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Ben Love

My Life in Texas Commerce

By Ben F. Love; Foreword by James A. Baker III

Publication Year: 2008

Serving as CEO of Texas Commerce Bancshares in the 1980s, during the collapse of the Texas banking industry, Ben Love had an inside view of the debacle. His story, told here in detail for the first time, provides an insightful perspective on the Texas banking industry’s evolution after World War II, its decline, and its subsequent recovery. It also offers a glimpse into of the kind of character that creates men of power. Love grew up with his family during the Great Depression. Their farm outside Paris, Texas, taught him hard lessons about opportunity and financial security lessons that would serve him well in the future. After America’s entry into war in 1941, Love flew 8th Air Force B-17 combat missions over Europe, and then settled in Houston with his business degree in the late 1940s. His entrance into the world of banking began as a member of the board of directors for River Oaks Bank & Trust. Houston was rapidly growing into a metropolis, and he accepted an offer to leave River Oaks to join Texas Commerce Bank in 1967. As president of Texas Commerce Bank (TCB) in 1969 and CEO in 197289, Love cultivated change from single banks to holding companies, garnering a national reputation for his banking organization. In 1984, Texas Commerce was the twenty-first-largest bank in the country. Under his competent management, TCB was the only Big Five Texas bank to survive the economic downturn. One reason for its continued success lies with Loves successful merger in 1987 with the Chemical Bank of New York, now J. P. Morgan Chase. Not only does Ben F. Love’s memoir reveal an inside look at the evolution of banking in Texas, but it will serve as an instructional guide to future business leaders and managers.

Published by: Texas A&M University Press

Series: Kenneth E. Montague Series in Oil and Business History

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pp. viii-ix

This book would not have been written without Joe Pratt, Cullen Professor of History and Business at the University of Houston. He and Walter Buenger wrote the history of Texas Commerce Bancshares in the 1980s, and the resulting book (Walter L. Buenger and Joseph A. Pratt, But Also Good Business: Texas Commerce Banks and the Financing of Houston and Texas, 1886–1986, ...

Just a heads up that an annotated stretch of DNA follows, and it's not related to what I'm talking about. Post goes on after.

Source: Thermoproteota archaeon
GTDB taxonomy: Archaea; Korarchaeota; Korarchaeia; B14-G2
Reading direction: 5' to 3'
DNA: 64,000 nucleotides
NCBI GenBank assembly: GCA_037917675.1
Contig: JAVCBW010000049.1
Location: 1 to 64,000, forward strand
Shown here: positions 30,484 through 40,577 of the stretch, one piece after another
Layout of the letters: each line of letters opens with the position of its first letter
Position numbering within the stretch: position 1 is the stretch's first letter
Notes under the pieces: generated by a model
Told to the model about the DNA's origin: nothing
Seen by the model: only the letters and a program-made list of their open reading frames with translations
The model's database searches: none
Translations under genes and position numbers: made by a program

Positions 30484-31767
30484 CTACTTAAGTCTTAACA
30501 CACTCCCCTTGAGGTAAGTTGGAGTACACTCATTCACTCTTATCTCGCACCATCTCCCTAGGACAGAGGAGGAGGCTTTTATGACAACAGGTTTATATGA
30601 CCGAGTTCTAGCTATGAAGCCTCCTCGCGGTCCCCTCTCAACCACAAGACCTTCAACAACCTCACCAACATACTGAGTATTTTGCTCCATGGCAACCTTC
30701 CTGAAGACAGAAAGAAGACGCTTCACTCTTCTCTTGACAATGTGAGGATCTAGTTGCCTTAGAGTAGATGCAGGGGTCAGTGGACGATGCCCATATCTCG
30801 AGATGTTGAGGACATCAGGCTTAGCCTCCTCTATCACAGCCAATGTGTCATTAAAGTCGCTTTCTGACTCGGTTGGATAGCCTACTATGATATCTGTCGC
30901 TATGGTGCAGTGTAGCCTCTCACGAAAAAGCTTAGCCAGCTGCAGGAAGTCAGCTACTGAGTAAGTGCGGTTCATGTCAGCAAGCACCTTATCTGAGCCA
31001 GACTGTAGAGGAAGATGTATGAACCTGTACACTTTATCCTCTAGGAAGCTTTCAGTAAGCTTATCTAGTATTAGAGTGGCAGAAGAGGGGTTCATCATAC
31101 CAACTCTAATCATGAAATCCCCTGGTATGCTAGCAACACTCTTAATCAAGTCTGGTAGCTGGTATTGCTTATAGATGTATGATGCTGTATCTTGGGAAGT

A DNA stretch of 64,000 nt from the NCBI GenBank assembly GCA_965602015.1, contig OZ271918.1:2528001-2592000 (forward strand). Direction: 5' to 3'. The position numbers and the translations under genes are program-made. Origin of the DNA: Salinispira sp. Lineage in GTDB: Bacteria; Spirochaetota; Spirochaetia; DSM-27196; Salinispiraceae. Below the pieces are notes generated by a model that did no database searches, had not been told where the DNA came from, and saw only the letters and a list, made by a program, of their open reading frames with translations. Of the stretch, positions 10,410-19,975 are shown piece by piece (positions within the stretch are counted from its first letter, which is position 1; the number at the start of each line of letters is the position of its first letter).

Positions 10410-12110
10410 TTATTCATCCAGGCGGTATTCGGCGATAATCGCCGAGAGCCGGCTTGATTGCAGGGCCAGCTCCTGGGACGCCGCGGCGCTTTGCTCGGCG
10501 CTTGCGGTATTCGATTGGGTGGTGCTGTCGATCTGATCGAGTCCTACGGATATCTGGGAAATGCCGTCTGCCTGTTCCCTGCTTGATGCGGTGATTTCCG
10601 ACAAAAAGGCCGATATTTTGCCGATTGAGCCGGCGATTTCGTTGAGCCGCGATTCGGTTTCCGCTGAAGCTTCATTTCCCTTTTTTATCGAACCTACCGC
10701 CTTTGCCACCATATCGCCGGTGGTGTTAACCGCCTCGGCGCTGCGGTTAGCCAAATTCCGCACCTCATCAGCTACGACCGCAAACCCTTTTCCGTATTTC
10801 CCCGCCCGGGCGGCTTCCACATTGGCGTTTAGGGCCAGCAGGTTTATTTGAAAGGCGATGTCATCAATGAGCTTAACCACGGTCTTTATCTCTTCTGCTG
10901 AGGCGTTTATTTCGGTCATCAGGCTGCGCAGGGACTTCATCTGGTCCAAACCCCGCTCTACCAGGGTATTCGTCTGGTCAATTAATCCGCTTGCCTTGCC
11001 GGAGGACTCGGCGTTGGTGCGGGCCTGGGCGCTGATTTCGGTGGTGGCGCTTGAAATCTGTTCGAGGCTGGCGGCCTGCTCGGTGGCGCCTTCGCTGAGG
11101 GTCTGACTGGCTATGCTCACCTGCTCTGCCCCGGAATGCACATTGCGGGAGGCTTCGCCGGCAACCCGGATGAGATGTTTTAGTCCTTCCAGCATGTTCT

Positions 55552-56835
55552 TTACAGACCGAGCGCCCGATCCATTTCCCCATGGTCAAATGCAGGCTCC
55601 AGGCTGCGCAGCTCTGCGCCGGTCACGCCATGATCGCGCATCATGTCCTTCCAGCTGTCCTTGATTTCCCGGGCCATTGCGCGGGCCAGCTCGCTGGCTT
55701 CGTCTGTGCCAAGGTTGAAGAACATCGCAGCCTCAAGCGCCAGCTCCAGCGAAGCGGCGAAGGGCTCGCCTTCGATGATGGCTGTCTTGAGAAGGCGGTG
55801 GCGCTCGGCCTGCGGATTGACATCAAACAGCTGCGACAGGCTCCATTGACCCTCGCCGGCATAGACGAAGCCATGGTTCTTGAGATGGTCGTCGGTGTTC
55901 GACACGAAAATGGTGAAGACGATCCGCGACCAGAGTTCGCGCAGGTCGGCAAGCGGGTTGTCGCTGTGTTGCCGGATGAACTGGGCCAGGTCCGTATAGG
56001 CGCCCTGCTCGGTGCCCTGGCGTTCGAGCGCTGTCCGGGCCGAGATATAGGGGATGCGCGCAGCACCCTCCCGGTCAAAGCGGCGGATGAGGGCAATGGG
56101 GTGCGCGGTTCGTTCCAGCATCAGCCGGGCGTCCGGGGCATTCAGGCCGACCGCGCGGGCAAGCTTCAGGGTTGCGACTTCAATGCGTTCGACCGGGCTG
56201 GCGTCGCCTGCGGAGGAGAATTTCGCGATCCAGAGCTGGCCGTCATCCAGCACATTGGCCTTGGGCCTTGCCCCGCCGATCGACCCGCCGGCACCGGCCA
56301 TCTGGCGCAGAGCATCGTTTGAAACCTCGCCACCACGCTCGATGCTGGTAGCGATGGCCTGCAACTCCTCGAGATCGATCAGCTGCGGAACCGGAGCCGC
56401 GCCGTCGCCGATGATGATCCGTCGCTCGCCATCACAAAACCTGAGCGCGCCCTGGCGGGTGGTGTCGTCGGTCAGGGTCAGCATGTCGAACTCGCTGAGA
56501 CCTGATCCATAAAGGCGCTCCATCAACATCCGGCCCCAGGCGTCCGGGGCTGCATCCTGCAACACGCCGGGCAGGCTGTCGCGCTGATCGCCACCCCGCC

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pp. x-xii

Ben Love represents everything that is good about America. He started life with little more than a bright, inquisitive mind, a healthy frame that eventually stretched to six feet four, and parents who cherished probity and education. Yet, through hard work, attention to detail, and unwavering optimism, he became an influential banker and a civic pillar who shaped his industry ...

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Chapter 1. Growing Up in Paris

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pp. 1-24

I was born in 1924 in Vernon, Texas, a growing center of trade and family seemed destined to lead a comfortable middle-class life. I do not remember the details about our life in Vernon or even about the promise of the 1920s, but I do remember how that promise evaporated with the Crash. I do remember how my mother and dad and I spent the decade of the Great ...

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Chapter 2. Coming of Age During World War II

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pp. 25-43

I was sixteen years old when I left home for college in the fall of 1941, a young wide-eyed boy heading out into the world in search of education and opportunity. Over the next four years, I was educated in wholly unexpected ways. In rapid order, the national tragedy of Pearl Harbor focused my attention onto the outside world; then the personal ...

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Chapter 3. Growing Old Over Europe

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pp. 44-79

The most intense period of my life began on July 10, 1944, when my crew arrived at the 351st Bomb Group, Polebrook, East Anglia, England. This was to be my home for the next eleven months, during which time I felt that I matured and aged by at least eleven years. It was to be the base from which I flew my twenty-five missions, bombing ...

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Chapter 4. Back To The Real World

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pp. 80-103